Wednesday, November 16, 2005

"Two Myths that Keep the World Poor"

Vandana Shiva, an environmentalist & physicist, has published a fantastic article in The Ecologist. It is publicly available in Ode magazine (thanks to for the link). Shiva has some very interesting critiques of Jeffrey Sachs and other high-profile "anti-poverty" activists. Here are some excerpts from "Two Myths that Keep the World Poor":
Two of the great economic myths of our time allow people to deny this intimate link, and spread misconceptions about what poverty is.
First, the destruction of nature and of people's ability to look after themselves are blamed not on industrial growth and economic colonialism, but on poor people themselves. Poverty, it is stated, causes environmental destruction. The disease is then offered as a cure: further economic growth is supposed to solve the very problems of poverty and ecological decline that it gave rise to in the first place. This is the message at the heart of [Jeffrey] Sachs' analysis.

[click "Read on, MacDuff!" to continue reading]

The second myth is an assumption that if you consume what you produce, you do not really produce, at least not economically speaking. If I grow my own food, and do not sell it, then it doesn'’t contribute to GDP, and therefore does not contribute towards "“growth”."
People are perceived as '“poor'” if they eat food they have grown rather than commercially distributed junk foods sold by global agri-business. [...] Yet sustenance living, which the wealthy West perceives as poverty, does not necessarily mean a low quality of life. On the contrary, by their very nature economies based on sustenance ensure a high quality of life--—when measured in terms of access to good food and water, opportunities for sustainable livelihoods, robust social and cultural identity, and a sense of meaning in people'’s lives . Because these poor don'’t share in the perceived benefits of economic growth, however, they are portrayed as those "“left behind." This false distinction between the factors that create affluence and those that create poverty is at the core of [Jeffrey] Sachs' analysis. And because of this, his prescriptions will aggravate and deepen poverty instead of ending it. Modern concepts of economic development, which Sachs sees as the "“cure" for poverty, have been in place for only a tiny portion of human history.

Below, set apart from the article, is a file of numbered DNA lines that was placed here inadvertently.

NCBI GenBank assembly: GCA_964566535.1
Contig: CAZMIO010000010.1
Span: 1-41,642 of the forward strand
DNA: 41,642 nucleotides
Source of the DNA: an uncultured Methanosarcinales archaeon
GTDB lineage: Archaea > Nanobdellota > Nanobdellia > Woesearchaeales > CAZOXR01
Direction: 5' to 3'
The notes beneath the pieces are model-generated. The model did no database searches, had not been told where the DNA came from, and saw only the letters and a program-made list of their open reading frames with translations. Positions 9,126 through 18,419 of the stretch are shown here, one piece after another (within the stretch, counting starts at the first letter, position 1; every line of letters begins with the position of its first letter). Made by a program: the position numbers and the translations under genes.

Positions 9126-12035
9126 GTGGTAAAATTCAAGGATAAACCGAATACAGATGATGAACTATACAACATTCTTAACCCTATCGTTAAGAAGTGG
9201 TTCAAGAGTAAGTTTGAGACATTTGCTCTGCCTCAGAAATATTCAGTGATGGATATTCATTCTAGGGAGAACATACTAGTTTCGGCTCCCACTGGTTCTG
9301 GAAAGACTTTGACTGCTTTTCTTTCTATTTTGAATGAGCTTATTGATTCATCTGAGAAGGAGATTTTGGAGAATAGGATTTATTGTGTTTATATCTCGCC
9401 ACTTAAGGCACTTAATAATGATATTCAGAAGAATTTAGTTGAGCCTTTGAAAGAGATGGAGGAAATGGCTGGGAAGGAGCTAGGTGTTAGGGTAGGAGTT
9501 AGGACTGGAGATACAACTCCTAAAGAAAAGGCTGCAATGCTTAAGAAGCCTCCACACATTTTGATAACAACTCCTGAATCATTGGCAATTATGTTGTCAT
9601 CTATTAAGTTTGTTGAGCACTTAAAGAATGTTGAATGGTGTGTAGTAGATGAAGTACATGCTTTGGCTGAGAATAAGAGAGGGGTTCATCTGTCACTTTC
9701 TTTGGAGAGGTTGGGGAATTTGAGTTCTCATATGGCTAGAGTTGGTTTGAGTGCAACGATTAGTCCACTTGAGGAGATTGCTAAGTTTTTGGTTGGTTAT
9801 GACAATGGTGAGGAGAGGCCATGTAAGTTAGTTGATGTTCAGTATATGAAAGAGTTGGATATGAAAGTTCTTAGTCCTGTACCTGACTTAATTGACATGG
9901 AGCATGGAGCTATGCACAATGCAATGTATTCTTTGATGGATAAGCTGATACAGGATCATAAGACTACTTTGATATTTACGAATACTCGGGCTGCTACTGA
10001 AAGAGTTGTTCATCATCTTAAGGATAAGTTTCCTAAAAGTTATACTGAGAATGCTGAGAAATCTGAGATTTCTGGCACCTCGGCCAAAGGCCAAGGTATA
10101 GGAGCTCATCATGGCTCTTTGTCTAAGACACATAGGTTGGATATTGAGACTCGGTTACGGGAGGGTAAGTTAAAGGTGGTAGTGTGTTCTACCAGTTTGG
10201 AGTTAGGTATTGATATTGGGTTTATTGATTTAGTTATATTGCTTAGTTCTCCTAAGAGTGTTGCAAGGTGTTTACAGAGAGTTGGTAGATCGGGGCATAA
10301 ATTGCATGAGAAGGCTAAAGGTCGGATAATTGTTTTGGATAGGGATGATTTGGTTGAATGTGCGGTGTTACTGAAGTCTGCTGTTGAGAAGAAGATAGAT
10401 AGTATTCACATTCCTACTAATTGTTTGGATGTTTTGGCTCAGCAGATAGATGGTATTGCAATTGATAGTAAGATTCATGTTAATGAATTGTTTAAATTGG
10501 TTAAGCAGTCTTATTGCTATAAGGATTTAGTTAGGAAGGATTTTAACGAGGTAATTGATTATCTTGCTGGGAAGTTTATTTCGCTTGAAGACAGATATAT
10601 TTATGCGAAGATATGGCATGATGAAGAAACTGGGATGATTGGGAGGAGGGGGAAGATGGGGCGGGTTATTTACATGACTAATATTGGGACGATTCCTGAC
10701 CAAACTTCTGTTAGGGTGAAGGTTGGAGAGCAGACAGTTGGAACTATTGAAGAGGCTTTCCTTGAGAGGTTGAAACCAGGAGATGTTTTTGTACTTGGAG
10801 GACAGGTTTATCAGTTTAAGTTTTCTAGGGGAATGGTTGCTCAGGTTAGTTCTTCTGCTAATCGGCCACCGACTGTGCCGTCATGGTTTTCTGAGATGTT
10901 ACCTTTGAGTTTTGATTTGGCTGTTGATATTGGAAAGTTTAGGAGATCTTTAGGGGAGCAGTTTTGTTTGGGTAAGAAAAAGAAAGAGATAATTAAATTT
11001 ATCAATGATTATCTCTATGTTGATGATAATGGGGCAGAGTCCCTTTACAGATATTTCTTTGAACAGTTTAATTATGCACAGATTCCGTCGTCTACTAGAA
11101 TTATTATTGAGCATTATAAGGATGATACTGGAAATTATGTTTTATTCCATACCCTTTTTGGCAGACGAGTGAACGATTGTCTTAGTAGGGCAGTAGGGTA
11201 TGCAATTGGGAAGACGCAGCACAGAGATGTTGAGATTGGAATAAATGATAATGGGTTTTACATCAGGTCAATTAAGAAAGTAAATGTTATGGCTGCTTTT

[...] A system like the economic growth model we know today creates trillions of dollars of super profits for corporations while condemning billions of people to poverty. Poverty is not, as Sachs suggests, an initial state of human progress from which to escape. It is a final state people fall into when one-sided development destroys the ecological and social systems that have maintained the life, health and sustenance of people and the planet for ages. The reality is that people do not die for lack of income. They die for lack of access to the wealth of the commons.


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